Background: We evaluated the economic burden of atrial fibrillation (AF) in nine European countries (Belgium, France, Germany, Italy, Netherlands, Poland, Spain, Sweden and UK).
Methods: Data were gathered from GARFIELD–AF, a prospective, global registry of adults with newly (<6 weeks) diagnosed AF and ≥1 stroke risk factor(s). Total annual direct costs due to AF were the sum costs of: medical visits, drug therapy, hospital admissions, diagnostic procedures, and other medical events due to AF. Direct unit costs were quantified based on days on drug therapy and events recorded in GARFIELD-AF. Varying lengths of follow-up were considered using Bang and Tsiatis method to handle censored cost data. Mean cost per patient/year was expressed as absolute cost (€) and as a percentage of the country-specific healthcare expenditure per capita.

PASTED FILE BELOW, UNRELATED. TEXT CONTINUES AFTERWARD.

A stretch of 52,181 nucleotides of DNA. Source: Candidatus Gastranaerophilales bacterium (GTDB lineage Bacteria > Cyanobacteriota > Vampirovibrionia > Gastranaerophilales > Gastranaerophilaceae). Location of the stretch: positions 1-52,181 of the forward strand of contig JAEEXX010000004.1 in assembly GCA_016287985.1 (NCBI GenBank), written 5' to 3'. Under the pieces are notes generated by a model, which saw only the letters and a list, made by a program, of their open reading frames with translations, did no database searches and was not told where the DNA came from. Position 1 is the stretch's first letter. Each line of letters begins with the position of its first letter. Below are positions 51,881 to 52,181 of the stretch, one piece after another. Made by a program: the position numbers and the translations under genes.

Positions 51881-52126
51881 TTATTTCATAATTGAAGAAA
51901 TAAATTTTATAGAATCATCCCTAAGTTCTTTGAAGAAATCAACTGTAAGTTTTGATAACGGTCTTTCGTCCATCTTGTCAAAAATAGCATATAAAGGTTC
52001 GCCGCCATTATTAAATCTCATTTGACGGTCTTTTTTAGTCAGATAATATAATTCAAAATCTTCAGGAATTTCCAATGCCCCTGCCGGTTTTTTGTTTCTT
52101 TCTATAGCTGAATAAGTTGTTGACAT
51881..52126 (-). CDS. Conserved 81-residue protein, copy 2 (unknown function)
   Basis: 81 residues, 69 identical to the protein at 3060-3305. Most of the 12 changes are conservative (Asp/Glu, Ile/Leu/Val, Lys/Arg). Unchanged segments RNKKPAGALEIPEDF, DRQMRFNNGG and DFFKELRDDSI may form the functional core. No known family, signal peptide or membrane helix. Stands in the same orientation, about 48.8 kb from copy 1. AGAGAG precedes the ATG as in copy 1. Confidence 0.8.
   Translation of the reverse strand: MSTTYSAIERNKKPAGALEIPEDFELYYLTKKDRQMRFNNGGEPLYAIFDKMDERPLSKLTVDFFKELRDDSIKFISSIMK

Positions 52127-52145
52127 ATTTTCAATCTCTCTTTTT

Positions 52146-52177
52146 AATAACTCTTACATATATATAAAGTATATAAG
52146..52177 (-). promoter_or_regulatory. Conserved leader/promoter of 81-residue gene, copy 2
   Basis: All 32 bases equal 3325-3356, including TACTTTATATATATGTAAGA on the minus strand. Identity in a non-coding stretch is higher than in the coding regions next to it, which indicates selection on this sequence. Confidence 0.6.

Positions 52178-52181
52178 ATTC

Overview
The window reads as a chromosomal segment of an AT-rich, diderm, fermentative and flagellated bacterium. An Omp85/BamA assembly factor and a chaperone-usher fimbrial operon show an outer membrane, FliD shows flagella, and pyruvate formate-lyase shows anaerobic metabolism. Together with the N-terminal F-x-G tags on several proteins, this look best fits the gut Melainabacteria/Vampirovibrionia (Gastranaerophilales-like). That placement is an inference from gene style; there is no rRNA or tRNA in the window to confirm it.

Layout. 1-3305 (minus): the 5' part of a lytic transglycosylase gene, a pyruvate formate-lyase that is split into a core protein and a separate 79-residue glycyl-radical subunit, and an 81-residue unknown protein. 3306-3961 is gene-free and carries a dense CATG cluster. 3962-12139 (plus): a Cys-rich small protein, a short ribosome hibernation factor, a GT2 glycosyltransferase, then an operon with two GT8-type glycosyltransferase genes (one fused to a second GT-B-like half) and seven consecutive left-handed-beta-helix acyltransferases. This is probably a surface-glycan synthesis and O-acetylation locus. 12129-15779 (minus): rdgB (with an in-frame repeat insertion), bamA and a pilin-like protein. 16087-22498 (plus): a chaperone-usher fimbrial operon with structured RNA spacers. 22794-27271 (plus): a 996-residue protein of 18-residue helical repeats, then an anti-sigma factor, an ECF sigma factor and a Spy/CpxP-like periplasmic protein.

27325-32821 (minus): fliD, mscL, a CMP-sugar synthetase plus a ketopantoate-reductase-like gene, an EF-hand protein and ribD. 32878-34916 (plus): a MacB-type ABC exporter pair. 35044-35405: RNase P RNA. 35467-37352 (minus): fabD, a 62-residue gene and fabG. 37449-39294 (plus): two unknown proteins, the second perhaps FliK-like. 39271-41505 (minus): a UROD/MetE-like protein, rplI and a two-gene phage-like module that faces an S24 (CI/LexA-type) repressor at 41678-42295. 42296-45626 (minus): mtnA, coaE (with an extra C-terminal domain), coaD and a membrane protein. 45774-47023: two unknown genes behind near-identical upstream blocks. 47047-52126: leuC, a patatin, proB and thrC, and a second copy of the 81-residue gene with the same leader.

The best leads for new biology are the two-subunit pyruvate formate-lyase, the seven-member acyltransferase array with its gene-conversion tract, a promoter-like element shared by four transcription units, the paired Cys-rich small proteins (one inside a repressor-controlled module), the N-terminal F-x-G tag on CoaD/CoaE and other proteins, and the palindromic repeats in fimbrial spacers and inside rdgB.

Results: Data were collated from 20,074 patients; median follow-up 1.97 years and 42,435 person-years of observations. Highest expenditure was observed in Belgium and UK (€ 3473 and € 2712, respectively); Table 1. Poland, with the smallest total cost per patient/year, had the highest healthcare expenditure per capita (105%). Inpatient care was the main cost in all countries, ranging between 48% of the total costs (France and Sweden) and 71% (Belgium and Germany); Fig.1. Outpatient costs varied between 7% of the total cost (Poland) and 32% (Netherlands). Different treatment combinations are likely to be responsible for variations in drug treatment costs.
Conclusions: AF is gaining increasing importance as a public health problem. The economic burden correlates with differences in management between countries. Inpatient care represents the largest part of the total care costs in all countries. Further stratification of patients (e.g. using risk scores) may improve our understanding of the healthcare expenditure associated with AF.